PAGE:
(Yonhap Interview) Russia’s top envoy stresses managing relations stably with S. Korea amid soured ties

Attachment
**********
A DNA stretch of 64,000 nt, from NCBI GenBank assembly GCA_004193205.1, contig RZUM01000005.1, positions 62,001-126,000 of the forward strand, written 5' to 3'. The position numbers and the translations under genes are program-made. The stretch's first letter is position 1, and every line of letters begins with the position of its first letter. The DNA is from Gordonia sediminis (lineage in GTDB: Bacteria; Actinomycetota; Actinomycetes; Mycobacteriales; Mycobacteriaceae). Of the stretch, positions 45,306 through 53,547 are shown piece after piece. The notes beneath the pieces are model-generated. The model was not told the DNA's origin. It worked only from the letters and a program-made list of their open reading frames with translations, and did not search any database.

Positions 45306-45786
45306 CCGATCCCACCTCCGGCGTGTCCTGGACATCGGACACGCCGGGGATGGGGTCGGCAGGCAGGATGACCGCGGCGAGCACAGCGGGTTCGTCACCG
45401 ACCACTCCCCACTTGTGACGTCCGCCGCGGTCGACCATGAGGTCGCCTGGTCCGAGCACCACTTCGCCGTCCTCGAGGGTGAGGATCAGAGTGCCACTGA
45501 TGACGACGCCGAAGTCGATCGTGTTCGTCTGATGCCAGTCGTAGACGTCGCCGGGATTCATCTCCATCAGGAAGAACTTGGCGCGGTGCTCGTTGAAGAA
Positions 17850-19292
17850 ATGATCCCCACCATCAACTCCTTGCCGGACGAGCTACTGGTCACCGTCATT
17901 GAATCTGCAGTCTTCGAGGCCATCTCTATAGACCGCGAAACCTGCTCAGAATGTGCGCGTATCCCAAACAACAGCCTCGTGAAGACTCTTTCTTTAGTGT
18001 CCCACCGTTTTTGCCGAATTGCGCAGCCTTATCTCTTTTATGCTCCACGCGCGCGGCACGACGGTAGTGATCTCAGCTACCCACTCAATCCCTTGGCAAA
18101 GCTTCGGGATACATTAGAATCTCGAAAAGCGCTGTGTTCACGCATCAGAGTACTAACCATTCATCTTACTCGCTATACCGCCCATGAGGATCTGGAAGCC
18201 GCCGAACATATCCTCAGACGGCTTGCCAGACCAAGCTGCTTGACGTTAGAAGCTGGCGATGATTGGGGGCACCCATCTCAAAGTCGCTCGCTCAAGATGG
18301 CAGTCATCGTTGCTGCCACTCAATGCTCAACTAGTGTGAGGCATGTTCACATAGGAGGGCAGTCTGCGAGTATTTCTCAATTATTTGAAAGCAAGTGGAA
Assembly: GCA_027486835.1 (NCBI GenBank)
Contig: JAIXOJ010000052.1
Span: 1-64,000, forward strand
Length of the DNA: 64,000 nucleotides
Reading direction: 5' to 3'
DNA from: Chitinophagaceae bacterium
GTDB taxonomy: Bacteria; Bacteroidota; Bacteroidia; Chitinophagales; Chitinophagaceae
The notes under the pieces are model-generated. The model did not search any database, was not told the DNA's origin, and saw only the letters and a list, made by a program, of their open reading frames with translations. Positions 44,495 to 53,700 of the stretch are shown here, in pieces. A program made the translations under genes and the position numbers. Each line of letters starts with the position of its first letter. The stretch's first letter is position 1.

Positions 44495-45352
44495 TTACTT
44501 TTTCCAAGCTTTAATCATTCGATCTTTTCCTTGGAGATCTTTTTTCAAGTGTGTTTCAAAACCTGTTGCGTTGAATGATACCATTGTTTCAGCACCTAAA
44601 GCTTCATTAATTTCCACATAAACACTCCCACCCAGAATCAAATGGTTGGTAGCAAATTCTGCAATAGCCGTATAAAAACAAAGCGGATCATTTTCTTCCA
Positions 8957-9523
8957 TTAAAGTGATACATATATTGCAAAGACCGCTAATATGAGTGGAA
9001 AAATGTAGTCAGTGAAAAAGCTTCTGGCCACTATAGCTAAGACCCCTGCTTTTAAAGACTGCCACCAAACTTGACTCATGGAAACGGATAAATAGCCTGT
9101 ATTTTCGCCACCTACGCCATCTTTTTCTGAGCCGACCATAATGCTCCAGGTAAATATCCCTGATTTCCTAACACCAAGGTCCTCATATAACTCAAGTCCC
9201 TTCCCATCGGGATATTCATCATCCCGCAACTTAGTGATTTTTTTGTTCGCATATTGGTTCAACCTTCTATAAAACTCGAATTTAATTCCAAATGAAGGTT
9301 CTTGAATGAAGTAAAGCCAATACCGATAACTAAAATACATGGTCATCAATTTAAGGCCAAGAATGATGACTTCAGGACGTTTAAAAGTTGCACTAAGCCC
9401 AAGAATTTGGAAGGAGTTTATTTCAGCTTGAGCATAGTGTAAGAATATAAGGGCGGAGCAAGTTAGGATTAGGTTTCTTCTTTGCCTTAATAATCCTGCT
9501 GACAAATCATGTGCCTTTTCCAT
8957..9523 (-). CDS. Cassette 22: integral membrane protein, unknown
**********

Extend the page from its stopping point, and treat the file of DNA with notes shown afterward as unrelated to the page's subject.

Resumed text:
SEOUL, Russia does not want bilateral relations with South Korea to "hit rock bottom" and sees it essential to keep the status quo to prevent further escalation, its top envoy to Seoul has said, as the two countries remain at odds over the war in Ukraine, North Korea and other issues. Ambassador Georgy Zinoviev made the remarks as bilateral relations between the two countries have become strained since Russia's war in Ukraine and more recently with the growing military cooperation between Pyongyang and Moscow. Russia has designated South Korea as one of its "unfriendly nations" for joining U.S.-led economic sanctions in response to Russia's invasion of Ukraine. For Seoul, Russia's expanding military ties with the North have stoked fresh security concerns. South Korea, the United States and other countries suspect the North is providing Russia with weapons for use in the war in Ukraine, in return for Moscow's help in weapons technologies, a claim denied by Russia. "Our bilateral relations are not as good as we hope them to be, but at the same time, have not hit rock bottom either," Zinoviev said in an interview with Yonhap News Agency on Tuesday. "Our top priority is to maintain and stabilize the bilateral relations that we have, prevent the ties from exacerbating to a confrontational level and refrain from taking actions that can cause further deterioration," he said through an interpreter. "By doing so, I believe that we can create the conditions to bring the relationship back to a constructive and normal trajectory." Zinoviev, the first new Russian ambassador to Seoul in more than five years, took up his post in early January. His remarks came only days after Seoul and Moscow exchanged harsh words over Russia's criticism of President Yoon Suk Yeol's comments about North Korea's pursuit of nuclear weapons development and its arms trade with Russia. Maria Zakharova, Russia's foreign ministry spokeswoman, lashed out at Yoon's remarks as "blatantly biased" and "odious," blaming the U.S. and its allies for the rising tensions on the Korean Peninsula. Seoul hit back at Moscow in a rare and strong-worded statement, saying that her "rude" remarks amount to an "abhorrent sophistry" that disregards reality. The foreign ministry in Seoul summoned Zinoviev to lodge a protest. Zakharova's commentary dismayed Seoul as it was made public late last week when Russian Deputy Foreign Minister Andrey Rudenko was visiting South Korea for talks with Seoul officials. Without adding comments, the ambassador took note of the fact that the dialogue is still taking place between the two sides despite the circumstances. "I think it's better to communicate even if it is difficult than to have no communication at all," Zinoviev said. The tensions between South Korea and Russia surfaced late last month when Moscow warned of a "complete breakdown" of relations with Seoul in reference to Defense Minister Shin Won-sik's remarks about "personally supporting" the idea of full support to Ukraine, including military aid. Russia regards s uch weapons provisions to Kyiv as a "red line" that Seoul must not cross. Zinoviev emphasized that South Korea's stance of only providing Ukraine with humanitarian assistance has been instrumental in maintaining ties. "This stance of South Korea is very important," he said. "Because Korea is sticking to this position, we are able to maintain bilateral relations at this level," he said. Regarding the unfriendly nations' list, Zinoviev called for Seoul to remove the sanctions against Russia in order for it to strike South Korea off the list. In December, South Korea tightened its export controls on Moscow for dual-use items that can be diverted for military purposes. "These kinds of decisions do not help maintain the level of our substantive bilateral cooperation," he said. "The minimum requirement for relieving South Korea of the unfriendly nation status is (for Seoul) to revoke its sanctions against Russia." On Russia's deepening relations with North Korea, the ambassador repeated his country's position denying any military cooperation. "The accusations about Russia-North Korea military cooperation are groundless and unverified. We have the right to develop our friendly relationship with North Korea," he added. In spite of the difficulties, Zinoviev said he will make efforts during his term to help make positive progress with South Korea, a country with which Russia shares "a long and rich history." "This is a relationship that did not begin 33 years ago when the two countries established diplomatic relations, but has been maintained for much longer," he said, referring to the first bilateral commerce treaty that dates back to 1884. "I hope that in the future, there will be many traces of happy events rather than sad events in the history of our bilateral relations," Zinoviev said. "Russia is ready to take that path, but we also need the same mindset from Korean officials." Source: Yonhap News Agency